By CP Staff
By Olivia LaVecchia
By Chris Parker
By Jesse Marx
By John Baichtal
By Olivia LaVecchia
By Jesse Marx
By Olivia LaVecchia
Death may well be certain in Minnesota, but taxes most definitely are not.
According to the Minnesota Department of Revenue, at the end of last year there were 167,690 individuals and corporations that owed money in back taxes, totaling $450 million in untapped revenues. Coincidentally, that figure is almost identical to the current deficit that legislators are wrestling with at the state Capitol. If Gov. Tim Pawlenty could somehow wave his magic hockey stick and compel every last citizen to pony up his or her delinquent funds, there would be no need to kick poor people off the public health care rolls or to jack up the fees charged to pheasant hunters.
Since November 2001, the state revenue department has published a partial list of these deadbeat citizens on its website. Known as "Delinqnet," the public roster is designed to shame tax scofflaws into compliance. Ron Schwageo, assistant director of the agency's collection division, believes that it works. "The majority of the money that is collected using this process is usually collected before the person is posted on Delinqnet," he notes.
The Delinqnet list accounts for just $74.5 million of the state's uncollected funds, however. People who have filed for bankruptcy, and therefore are protected from creditors, are removed from the list, but can be reinstated once their legal proceedings are completed. Individuals who have established a payment plan with the state are also dropped from the roster. And then there are some deadbeats--those living solely on Social Security, for instance--that the government has simply written off as financially incapable of ever coming up with the dough.
"Taxes are just like any other debt in their minds," says Schwageo. "They get overextended and get to a point where they have to prioritize which debt they pay. I think more and more people are living paycheck to paycheck and those are the types of people we deal with."
In dealing with citizens who aren't indigent, the state has numerous tools at its disposal with which to extract money. Liens can be placed on their property, paychecks can be garnished, and bank accounts can be seized. Last year these various efforts resulted in the state collecting some $212 million in back taxes.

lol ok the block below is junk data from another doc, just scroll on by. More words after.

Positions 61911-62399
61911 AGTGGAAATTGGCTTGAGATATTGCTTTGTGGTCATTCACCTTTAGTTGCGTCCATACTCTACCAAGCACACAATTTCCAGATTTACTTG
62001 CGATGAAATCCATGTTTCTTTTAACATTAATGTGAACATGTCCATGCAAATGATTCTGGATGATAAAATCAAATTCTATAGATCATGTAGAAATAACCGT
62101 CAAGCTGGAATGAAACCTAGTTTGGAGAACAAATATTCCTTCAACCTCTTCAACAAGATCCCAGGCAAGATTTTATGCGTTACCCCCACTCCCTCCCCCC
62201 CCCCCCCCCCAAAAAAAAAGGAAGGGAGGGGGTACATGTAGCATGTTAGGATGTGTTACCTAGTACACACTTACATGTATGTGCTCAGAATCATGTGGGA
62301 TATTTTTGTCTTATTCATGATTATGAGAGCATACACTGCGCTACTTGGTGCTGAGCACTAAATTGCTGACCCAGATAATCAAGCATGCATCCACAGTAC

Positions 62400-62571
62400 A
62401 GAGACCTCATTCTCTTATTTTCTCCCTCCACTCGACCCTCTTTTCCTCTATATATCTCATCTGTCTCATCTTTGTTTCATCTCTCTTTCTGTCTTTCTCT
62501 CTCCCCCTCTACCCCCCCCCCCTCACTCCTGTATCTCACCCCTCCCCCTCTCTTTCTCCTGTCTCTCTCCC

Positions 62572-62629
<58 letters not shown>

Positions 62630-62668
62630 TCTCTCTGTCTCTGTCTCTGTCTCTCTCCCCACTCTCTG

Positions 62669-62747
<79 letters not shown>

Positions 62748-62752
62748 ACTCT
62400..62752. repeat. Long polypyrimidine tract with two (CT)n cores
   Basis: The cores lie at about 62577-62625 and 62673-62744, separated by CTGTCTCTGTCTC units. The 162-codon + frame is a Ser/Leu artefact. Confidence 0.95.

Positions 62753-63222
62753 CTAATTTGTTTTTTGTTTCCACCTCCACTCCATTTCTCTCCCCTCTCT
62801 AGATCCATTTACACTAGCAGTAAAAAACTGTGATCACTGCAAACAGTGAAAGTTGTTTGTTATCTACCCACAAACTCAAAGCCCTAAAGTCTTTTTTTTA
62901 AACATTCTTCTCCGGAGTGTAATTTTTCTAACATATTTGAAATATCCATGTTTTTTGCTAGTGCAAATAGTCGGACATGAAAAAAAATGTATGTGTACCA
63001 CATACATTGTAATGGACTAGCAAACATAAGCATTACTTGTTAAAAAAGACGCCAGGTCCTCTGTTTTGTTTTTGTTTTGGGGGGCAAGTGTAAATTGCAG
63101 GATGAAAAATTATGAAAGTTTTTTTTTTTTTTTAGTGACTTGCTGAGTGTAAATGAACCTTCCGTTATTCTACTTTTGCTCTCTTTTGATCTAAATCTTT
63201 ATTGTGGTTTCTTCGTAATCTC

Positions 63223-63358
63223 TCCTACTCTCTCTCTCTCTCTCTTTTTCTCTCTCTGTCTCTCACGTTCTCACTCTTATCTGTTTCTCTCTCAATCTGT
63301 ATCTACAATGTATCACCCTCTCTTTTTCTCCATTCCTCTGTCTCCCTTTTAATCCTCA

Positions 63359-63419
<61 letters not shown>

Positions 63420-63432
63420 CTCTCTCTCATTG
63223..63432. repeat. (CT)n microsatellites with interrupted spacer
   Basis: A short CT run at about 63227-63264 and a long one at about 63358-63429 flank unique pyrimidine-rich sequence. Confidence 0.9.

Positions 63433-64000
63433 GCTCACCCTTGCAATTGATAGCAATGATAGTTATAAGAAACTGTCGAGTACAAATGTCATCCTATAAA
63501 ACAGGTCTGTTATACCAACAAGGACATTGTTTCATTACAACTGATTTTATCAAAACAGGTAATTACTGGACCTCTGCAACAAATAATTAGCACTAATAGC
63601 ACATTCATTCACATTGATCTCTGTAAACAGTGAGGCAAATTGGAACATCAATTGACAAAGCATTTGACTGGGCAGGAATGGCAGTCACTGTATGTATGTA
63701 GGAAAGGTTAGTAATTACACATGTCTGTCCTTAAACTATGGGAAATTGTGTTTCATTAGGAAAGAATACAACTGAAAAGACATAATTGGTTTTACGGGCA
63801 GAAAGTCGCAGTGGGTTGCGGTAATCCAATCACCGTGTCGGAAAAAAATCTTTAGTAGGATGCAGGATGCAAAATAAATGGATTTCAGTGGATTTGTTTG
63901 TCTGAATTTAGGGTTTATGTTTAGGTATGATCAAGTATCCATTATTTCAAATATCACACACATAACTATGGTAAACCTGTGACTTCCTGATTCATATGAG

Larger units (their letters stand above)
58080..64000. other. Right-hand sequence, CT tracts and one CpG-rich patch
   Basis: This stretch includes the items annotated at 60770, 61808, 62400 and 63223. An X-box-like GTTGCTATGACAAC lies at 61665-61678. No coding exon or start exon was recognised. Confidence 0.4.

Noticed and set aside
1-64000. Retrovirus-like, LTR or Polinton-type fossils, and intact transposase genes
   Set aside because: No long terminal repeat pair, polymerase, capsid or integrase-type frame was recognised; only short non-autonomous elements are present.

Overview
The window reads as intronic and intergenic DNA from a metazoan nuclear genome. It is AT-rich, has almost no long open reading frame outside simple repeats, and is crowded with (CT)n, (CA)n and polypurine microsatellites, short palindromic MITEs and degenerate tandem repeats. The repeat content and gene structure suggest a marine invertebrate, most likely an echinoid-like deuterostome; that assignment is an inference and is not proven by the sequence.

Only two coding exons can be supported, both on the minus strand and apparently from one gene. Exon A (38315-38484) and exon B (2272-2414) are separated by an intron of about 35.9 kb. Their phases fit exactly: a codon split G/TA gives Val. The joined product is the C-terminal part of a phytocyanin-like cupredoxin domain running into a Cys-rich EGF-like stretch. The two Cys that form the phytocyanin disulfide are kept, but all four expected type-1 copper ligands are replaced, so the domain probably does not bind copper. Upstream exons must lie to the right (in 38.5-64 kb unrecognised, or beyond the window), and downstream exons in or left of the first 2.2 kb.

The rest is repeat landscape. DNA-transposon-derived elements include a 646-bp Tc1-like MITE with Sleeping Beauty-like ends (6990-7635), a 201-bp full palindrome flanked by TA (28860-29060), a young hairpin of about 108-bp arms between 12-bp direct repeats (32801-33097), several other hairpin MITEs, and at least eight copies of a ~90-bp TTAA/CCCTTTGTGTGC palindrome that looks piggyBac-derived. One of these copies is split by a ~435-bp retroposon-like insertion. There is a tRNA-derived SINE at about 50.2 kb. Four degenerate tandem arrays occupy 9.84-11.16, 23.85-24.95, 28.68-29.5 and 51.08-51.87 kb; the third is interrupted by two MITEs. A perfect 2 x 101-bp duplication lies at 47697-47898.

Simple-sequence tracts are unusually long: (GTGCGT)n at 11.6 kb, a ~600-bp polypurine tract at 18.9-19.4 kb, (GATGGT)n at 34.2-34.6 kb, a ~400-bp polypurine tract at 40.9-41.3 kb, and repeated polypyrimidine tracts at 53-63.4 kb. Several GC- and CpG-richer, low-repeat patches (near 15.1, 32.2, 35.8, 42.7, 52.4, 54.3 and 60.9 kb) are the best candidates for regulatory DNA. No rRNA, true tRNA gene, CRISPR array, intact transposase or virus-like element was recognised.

Even so, people find ways to stymie the state's collection efforts. Some people shift assets to another person's name. Others leave the country or simply move to another state. "It's much more difficult for us to pursue individuals outside of the state because it's outside of our authority in terms of using the Minnesota laws to enforce collection," allows Schwageo. "It reduces our enforcement to that of other creditors."
The sums that people owe can be staggering. There are some 43 people on the Delinqnet list who allegedly owe more than $200,000 to the state government, while five individuals are more than a million dollars in arrears. The undisputed king of the tax deadbeats is John D. Morken, a onetime Spring Grove cattle broker, who currently owes $5.6 million in back taxes.
Who are these people willing to so extravagantly flout the edicts of government collection agents? Working from a list of the 43 individuals who owe more than $200,000 in taxes, City Pages searched online databases, state and federal court files, campaign contributions, property records, and various other public resources to find out. What follows are brief portraits of some of the more colorful characters. Depending on your perspective, they are either bums or heroes.
TAX STAT Owes $464,309.39 in individual income taxes incurred between 1998 and 1999
CAREER HIGHLIGHTS The Crossville, Alabama, native first surfaced in Twin Cities business circles in 1998, when he successfully led a hostile takeover of HEI Inc., a publicly traded, Victoria-based electronics company. Fant installed himself as the chairman and chief executive officer of the corporation, but quickly began operating it as his own personal fiefdom. According to court records, the executive billed hundreds of thousands of dollars in non-business expenses on his company American Express card. In the first quarter of 2003 alone, Fant charged $52,316.45 in dubious expenses, including more than $18,000 worth of electronics equipment and over $15,000 at Polo retail outlets. In addition, some $360,000 in non-HEI legal expenses were charged to the company. Fant was ousted as the company's top executive in March of 2003. HEI successfully sued him in Hennepin County District Court, receiving a settlement mandating that he pay some $2.2 million in damages. According to HEI's attorney, Charles Maier, the company has so far recovered roughly $1.7 million of that money, mostly in the form of HEI stock.
FUN FACT A former treasurer of the Alabama Democratic Party, Fant has popped up repeatedly in news accounts of the ongoing corruption probe involving former Gov. Don Siegelman. Two close associates of the governor have pleaded guilty to corruption charges since 2003. Siegelman was himself indicted for fraud, but the charges were later thrown out. Fant has not been charged with any crimes stemming from the scandal.
QUOTE "The damage done by Fant monetarily and otherwise is greater than the amount of the judgment," says Charles Maier. "He really disrupted my clients' business. They would have been a lot better off if Anthony Fant hadn't ever darkened their doorstep."